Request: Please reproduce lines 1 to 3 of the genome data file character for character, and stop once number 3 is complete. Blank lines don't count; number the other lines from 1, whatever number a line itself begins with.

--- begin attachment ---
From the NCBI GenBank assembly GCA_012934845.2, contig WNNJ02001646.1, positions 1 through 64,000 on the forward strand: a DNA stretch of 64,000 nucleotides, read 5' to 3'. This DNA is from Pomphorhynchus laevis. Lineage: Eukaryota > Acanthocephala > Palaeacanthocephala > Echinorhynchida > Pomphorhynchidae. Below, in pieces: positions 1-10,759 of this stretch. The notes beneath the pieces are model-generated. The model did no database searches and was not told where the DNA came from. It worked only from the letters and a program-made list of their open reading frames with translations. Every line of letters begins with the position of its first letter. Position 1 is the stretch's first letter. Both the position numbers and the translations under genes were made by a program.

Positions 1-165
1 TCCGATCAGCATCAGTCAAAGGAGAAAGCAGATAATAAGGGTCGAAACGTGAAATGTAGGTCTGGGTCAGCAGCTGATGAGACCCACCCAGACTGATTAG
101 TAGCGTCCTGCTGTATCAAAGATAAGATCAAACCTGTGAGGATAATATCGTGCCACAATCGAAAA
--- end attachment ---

From the NCBI GenBank assembly GCA_012934845.2, contig WNNJ02001646.1, positions 1 through 64,000 on the forward strand: a DNA stretch of 64,000 nucleotides, read 5' to 3'. This DNA is from Pomphorhynchus laevis. Lineage: Eukaryota > Acanthocephala > Palaeacanthocephala > Echinorhynchida > Pomphorhynchidae. Below, in pieces: positions 1-10,759 of this stretch. The notes beneath the pieces are model-generated. The model did no database searches and was not told where the DNA came from. It worked only from the letters and a program-made list of their open reading frames with translations. Every line of letters begins with the position of its first letter. Position 1 is the stretch's first letter. Both the position numbers and the translations under genes were made by a program.

Positions 1-165
1 TCCGATCAGCATCAGTCAAAGGAGAAAGCAGATAATAAGGGTCGAAACGTGAAATGTAGGTCTGGGTCAGCAGCTGATGAGACCCACCCAGACTGATTAG